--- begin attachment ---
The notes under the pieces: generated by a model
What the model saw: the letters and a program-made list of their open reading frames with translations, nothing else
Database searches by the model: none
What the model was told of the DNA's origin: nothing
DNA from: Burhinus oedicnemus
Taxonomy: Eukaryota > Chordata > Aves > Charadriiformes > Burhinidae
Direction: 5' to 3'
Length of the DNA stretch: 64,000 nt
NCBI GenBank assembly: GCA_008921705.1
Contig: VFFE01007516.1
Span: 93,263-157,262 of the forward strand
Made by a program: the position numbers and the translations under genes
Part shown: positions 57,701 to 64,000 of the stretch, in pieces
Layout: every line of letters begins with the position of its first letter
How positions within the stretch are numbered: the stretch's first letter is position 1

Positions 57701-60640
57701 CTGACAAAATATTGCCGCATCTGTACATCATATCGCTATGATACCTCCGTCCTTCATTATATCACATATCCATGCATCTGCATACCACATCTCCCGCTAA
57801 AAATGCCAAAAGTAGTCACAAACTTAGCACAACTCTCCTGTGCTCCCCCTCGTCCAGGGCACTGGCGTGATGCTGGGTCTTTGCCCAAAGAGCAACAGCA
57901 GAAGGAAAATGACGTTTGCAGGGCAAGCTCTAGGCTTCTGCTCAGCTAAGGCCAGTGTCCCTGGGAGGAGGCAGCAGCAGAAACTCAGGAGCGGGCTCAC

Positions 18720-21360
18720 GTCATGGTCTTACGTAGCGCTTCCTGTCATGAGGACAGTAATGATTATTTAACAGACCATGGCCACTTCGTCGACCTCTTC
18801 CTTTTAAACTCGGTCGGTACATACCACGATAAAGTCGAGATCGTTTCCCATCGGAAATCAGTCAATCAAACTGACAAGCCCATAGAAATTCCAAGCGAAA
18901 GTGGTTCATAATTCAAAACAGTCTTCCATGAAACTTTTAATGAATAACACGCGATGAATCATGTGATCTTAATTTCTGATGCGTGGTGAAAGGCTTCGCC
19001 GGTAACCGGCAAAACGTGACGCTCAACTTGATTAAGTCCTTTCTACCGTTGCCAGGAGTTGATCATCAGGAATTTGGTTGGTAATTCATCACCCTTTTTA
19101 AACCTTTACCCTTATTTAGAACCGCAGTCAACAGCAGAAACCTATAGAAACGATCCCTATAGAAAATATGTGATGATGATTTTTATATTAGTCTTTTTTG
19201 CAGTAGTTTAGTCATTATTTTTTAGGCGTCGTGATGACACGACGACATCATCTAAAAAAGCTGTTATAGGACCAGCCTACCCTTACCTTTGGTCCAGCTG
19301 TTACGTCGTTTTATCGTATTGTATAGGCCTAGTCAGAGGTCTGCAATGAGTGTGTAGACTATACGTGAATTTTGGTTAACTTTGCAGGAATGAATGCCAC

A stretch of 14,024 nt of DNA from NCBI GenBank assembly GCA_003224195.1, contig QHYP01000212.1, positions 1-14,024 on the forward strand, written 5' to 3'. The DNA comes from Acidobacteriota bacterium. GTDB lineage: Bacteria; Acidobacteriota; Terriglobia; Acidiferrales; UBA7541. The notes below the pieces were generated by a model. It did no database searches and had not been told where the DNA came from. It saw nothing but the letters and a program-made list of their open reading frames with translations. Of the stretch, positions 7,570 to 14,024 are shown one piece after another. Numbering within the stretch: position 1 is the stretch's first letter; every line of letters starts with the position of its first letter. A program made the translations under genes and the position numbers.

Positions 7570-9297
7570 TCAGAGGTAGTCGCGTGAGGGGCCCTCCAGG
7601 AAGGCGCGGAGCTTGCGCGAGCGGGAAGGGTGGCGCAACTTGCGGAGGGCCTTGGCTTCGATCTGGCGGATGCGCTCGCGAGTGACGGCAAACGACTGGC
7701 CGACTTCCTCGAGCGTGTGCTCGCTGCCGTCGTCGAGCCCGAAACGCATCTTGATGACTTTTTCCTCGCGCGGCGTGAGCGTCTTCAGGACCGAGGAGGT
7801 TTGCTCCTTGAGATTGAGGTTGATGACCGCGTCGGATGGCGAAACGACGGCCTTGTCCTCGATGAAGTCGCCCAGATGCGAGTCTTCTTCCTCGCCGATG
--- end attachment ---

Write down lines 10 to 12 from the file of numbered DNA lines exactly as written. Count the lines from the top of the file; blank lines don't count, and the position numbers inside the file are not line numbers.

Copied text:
Contig: VFFE01007516.1
Span: 93,263-157,262 of the forward strand
Made by a program: the position numbers and the translations under genes